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Persistence personified: Campus art brings Boilermaker spirit to life

The Boilermaker statue outside Ross-Ade Stadium in West Lafayette, Indiana.

Unveiled in 2005, The Boilermaker pays tribute to the origin of the moniker given to the Purdue football team in 1891 after “the burly boiler makers” thrashed Wabash College 44-0.

Across West Lafayette, artwork and landmarks celebrate the accomplishments of the Purdue community

Every year, Purdue welcomes students from across the planet — every county in Indiana, all 50 states and nearly every country and nation.  

Hailing from all walks of life, what is it that unites us as Boilermakers? It’s our belief in a better tomorrow — and our passion and persistence as we work together to make that a reality. 

Artwork across Purdue’s West Lafayette campus pays tribute to this trademark Boilermaker persistence. Take a look at some of the most iconic art at Purdue with fresh eyes and explore their histories and intricacies.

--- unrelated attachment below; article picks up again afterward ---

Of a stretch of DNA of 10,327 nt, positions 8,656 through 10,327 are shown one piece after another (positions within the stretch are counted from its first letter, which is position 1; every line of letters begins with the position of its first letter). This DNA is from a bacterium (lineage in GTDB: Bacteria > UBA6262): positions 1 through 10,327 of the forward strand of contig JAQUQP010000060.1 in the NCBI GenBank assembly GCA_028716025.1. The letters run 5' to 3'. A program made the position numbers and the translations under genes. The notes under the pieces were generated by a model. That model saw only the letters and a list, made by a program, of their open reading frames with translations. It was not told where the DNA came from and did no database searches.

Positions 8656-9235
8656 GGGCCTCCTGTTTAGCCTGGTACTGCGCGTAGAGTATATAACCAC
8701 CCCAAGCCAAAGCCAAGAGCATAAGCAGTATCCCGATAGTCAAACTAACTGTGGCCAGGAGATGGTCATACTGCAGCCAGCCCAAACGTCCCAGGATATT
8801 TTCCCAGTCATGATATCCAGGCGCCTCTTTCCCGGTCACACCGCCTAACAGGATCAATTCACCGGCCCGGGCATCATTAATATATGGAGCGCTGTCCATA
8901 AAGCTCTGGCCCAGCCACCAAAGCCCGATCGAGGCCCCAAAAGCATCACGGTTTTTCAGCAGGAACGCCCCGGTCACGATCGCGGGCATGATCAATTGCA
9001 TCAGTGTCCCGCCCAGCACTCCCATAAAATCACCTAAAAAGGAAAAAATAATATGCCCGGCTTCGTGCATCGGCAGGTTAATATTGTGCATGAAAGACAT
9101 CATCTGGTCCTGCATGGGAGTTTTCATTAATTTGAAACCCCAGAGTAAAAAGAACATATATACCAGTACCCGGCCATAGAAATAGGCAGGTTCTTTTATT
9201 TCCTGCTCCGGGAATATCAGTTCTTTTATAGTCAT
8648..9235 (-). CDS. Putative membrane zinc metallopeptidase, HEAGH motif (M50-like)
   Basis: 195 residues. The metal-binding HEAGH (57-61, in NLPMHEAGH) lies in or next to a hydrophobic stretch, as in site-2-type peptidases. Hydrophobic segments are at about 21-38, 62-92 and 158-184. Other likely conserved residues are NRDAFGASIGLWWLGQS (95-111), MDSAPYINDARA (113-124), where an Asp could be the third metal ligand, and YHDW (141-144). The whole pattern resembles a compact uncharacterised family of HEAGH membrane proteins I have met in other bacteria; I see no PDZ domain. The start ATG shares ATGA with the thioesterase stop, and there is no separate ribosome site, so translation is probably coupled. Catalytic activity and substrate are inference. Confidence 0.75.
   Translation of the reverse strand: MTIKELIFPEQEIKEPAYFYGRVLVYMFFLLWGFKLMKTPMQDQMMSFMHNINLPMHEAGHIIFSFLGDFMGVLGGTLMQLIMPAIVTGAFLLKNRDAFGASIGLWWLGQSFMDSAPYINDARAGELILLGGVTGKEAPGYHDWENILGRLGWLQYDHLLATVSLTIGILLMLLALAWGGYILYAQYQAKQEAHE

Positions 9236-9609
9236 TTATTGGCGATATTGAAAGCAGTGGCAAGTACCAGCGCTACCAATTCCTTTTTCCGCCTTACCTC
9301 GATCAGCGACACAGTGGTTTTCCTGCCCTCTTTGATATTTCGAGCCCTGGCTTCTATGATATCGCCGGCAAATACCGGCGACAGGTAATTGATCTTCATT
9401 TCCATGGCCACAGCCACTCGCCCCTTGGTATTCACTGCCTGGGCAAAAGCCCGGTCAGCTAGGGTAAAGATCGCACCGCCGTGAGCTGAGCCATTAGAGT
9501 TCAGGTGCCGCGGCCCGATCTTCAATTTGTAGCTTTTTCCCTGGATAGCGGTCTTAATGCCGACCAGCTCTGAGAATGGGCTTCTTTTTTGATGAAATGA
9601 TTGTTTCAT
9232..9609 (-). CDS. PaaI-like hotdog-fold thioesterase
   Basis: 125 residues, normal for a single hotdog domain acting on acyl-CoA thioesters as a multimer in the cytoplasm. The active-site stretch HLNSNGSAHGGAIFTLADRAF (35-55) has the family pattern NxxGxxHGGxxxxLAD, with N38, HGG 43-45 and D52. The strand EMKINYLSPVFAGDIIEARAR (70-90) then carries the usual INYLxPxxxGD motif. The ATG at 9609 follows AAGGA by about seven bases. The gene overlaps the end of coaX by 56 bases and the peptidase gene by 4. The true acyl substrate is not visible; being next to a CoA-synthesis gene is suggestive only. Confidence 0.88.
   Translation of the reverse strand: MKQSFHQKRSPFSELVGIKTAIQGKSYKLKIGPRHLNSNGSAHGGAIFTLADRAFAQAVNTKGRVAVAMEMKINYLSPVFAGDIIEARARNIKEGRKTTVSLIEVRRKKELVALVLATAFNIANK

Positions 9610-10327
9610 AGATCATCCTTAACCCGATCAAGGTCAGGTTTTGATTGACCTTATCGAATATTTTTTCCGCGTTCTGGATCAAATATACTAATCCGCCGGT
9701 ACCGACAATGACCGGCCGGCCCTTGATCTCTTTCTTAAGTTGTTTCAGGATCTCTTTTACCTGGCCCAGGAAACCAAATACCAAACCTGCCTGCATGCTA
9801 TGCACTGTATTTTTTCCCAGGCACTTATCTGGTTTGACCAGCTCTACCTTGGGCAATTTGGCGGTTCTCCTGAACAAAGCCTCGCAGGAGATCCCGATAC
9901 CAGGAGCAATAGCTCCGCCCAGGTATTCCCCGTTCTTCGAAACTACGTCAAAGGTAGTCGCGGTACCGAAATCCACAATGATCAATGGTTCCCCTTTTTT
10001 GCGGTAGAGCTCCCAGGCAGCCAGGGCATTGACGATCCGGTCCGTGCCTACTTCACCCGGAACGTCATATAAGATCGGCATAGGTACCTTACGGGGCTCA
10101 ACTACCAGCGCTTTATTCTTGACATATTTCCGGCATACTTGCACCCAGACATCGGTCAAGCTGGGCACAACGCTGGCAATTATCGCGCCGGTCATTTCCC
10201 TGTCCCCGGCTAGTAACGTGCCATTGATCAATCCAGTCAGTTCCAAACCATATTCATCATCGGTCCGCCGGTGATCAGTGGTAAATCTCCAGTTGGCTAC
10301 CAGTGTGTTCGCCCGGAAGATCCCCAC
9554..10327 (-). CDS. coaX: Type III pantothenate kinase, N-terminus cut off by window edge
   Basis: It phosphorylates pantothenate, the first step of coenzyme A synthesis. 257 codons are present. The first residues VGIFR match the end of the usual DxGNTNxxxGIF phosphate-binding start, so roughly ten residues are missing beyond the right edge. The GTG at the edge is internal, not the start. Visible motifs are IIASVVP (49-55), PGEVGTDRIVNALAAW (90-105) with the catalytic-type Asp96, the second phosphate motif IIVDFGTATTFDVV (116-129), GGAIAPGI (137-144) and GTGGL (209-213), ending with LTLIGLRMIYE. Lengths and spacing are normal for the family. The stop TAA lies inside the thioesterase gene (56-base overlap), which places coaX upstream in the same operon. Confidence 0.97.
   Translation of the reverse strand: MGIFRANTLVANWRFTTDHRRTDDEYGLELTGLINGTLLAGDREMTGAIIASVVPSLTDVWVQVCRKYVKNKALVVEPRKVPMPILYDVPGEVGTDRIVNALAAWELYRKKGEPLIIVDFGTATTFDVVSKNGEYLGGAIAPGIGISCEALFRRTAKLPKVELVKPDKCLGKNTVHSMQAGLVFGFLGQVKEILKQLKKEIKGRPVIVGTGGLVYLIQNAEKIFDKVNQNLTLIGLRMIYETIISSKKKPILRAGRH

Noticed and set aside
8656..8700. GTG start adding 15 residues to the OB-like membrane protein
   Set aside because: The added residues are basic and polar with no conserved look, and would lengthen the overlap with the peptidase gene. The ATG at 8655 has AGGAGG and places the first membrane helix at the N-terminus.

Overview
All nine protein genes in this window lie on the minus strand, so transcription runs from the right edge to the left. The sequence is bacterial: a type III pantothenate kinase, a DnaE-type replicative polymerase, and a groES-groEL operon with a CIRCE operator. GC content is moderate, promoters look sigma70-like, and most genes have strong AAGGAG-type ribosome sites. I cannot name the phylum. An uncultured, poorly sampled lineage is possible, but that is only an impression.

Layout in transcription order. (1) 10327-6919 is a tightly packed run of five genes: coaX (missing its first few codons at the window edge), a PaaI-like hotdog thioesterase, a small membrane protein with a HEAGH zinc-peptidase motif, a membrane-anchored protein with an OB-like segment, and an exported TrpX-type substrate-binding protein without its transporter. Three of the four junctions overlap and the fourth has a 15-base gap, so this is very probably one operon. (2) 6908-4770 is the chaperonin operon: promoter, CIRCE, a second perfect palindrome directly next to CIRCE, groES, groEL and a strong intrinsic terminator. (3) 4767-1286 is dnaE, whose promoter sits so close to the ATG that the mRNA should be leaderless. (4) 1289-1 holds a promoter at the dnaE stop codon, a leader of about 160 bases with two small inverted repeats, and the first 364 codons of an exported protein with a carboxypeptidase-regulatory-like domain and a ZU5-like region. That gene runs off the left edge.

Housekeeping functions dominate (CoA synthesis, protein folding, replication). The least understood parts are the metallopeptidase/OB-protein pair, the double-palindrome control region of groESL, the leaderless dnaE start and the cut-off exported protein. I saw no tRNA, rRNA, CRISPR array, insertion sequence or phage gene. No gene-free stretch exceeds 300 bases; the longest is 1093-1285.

The Unfinished Block P is a bronze sculpture outside the Stewart Center on Purdue’s campus.
First conceived by students in The Order of the Iron Key, the Unfinished Block P pays homage to Boilermakers’ never-ending quest for learning.

The Unfinished Block P: A timeless tribute to our quest for learning 

One of Purdue’s most iconic landmarks, the Unfinished Block P has an air of permanence about it. Like it’s right where it was always meant to be.  

That’s just what sculptors Rick and Rita Hadley intended. While the Purdue students in The Order of the Iron Key initially envisioned the piece as a granite monument, the Hadleys later proposed a bronze statue designed to appear as if carved from stone.  

The 8-foot sculpture outside the Stewart Center pays homage to the classic Block P, conceived in 1907 by Paul Spotts Emrick, the university marching band’s first director. If a flock of birds could form a V shape in the sky, he reasoned, then surely a university band could form a P shape on the football field. 

Today, it’s a popular destination for graduation photos — symbolizing that a Boilermaker’s education is a lifelong pursuit that lasts well beyond their time on campus.   

Yet, the students who first proposed the Unfinished Block P intended that it also stand as a solemn tribute to those unable to complete their degrees.  

After the sculpture was completed in 2008, it became the site of Golden Taps — a campus tradition dating back to 1994, which honors the lives of students who have passed away over the previous year.